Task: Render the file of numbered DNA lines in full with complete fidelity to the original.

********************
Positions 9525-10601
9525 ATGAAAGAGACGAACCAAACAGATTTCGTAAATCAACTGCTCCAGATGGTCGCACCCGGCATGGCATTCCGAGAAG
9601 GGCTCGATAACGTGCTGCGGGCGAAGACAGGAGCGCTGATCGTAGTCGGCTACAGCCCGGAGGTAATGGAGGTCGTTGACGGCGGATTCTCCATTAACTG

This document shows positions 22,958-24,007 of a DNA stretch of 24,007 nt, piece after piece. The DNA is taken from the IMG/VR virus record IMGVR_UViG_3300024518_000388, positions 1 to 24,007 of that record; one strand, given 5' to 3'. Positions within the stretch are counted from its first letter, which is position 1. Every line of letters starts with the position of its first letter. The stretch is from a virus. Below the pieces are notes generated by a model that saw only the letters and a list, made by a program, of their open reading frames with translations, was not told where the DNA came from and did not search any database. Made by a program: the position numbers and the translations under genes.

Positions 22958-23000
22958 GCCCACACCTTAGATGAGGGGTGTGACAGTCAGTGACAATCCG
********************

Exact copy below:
Positions 9525-10601
9525 ATGAAAGAGACGAACCAAACAGATTTCGTAAATCAACTGCTCCAGATGGTCGCACCCGGCATGGCATTCCGAGAAG
9601 GGCTCGATAACGTGCTGCGGGCGAAGACAGGAGCGCTGATCGTAGTCGGCTACAGCCCGGAGGTAATGGAGGTCGTTGACGGCGGATTCTCCATTAACTG

This document shows positions 22,958-24,007 of a DNA stretch of 24,007 nt, piece after piece. The DNA is taken from the IMG/VR virus record IMGVR_UViG_3300024518_000388, positions 1 to 24,007 of that record; one strand, given 5' to 3'. Positions within the stretch are counted from its first letter, which is position 1. Every line of letters starts with the position of its first letter. The stretch is from a virus. Below the pieces are notes generated by a model that saw only the letters and a list, made by a program, of their open reading frames with translations, was not told where the DNA came from and did not search any database. Made by a program: the position numbers and the translations under genes.

Positions 22958-23000
22958 GCCCACACCTTAGATGAGGGGTGTGACAGTCAGTGACAATCCG